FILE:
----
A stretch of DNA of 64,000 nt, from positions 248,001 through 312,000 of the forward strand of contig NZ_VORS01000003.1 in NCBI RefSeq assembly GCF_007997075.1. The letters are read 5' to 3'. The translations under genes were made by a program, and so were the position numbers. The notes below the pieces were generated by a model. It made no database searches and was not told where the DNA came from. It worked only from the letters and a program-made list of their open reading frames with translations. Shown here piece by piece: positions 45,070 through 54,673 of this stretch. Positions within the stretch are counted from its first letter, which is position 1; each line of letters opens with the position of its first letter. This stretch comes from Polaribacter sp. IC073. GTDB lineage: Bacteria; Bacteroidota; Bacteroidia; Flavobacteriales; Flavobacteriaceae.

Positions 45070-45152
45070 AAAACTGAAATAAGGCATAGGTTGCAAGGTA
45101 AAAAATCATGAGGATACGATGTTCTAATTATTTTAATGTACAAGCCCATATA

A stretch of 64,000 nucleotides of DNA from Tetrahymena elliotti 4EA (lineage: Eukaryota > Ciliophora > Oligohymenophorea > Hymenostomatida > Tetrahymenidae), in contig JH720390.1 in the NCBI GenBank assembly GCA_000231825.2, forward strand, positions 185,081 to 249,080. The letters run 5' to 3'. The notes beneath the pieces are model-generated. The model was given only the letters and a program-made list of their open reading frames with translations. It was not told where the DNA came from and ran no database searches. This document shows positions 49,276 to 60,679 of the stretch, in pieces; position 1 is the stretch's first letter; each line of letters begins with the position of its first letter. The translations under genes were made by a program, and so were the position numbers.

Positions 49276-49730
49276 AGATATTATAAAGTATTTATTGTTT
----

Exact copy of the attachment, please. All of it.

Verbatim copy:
A stretch of DNA of 64,000 nt, from positions 248,001 through 312,000 of the forward strand of contig NZ_VORS01000003.1 in NCBI RefSeq assembly GCF_007997075.1. The letters are read 5' to 3'. The translations under genes were made by a program, and so were the position numbers. The notes below the pieces were generated by a model. It made no database searches and was not told where the DNA came from. It worked only from the letters and a program-made list of their open reading frames with translations. Shown here piece by piece: positions 45,070 through 54,673 of this stretch. Positions within the stretch are counted from its first letter, which is position 1; each line of letters opens with the position of its first letter. This stretch comes from Polaribacter sp. IC073. GTDB lineage: Bacteria; Bacteroidota; Bacteroidia; Flavobacteriales; Flavobacteriaceae.

Positions 45070-45152
45070 AAAACTGAAATAAGGCATAGGTTGCAAGGTA
45101 AAAAATCATGAGGATACGATGTTCTAATTATTTTAATGTACAAGCCCATATA

A stretch of 64,000 nucleotides of DNA from Tetrahymena elliotti 4EA (lineage: Eukaryota > Ciliophora > Oligohymenophorea > Hymenostomatida > Tetrahymenidae), in contig JH720390.1 in the NCBI GenBank assembly GCA_000231825.2, forward strand, positions 185,081 to 249,080. The letters run 5' to 3'. The notes beneath the pieces are model-generated. The model was given only the letters and a program-made list of their open reading frames with translations. It was not told where the DNA came from and ran no database searches. This document shows positions 49,276 to 60,679 of the stretch, in pieces; position 1 is the stretch's first letter; each line of letters begins with the position of its first letter. The translations under genes were made by a program, and so were the position numbers.

Positions 49276-49730
49276 AGATATTATAAAGTATTTATTGTTT